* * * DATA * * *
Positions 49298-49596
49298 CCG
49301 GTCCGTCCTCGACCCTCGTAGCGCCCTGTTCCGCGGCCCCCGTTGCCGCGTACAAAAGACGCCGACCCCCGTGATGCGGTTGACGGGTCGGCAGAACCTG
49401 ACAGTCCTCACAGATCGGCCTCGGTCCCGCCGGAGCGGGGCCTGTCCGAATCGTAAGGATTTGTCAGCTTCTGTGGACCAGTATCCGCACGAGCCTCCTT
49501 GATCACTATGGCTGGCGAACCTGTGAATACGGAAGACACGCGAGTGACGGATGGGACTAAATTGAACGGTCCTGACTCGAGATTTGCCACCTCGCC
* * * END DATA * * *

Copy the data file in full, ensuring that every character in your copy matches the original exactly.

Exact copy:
Positions 49298-49596
49298 CCG
49301 GTCCGTCCTCGACCCTCGTAGCGCCCTGTTCCGCGGCCCCCGTTGCCGCGTACAAAAGACGCCGACCCCCGTGATGCGGTTGACGGGTCGGCAGAACCTG
49401 ACAGTCCTCACAGATCGGCCTCGGTCCCGCCGGAGCGGGGCCTGTCCGAATCGTAAGGATTTGTCAGCTTCTGTGGACCAGTATCCGCACGAGCCTCCTT
49501 GATCACTATGGCTGGCGAACCTGTGAATACGGAAGACACGCGAGTGACGGATGGGACTAAATTGAACGGTCCTGACTCGAGATTTGCCACCTCGCC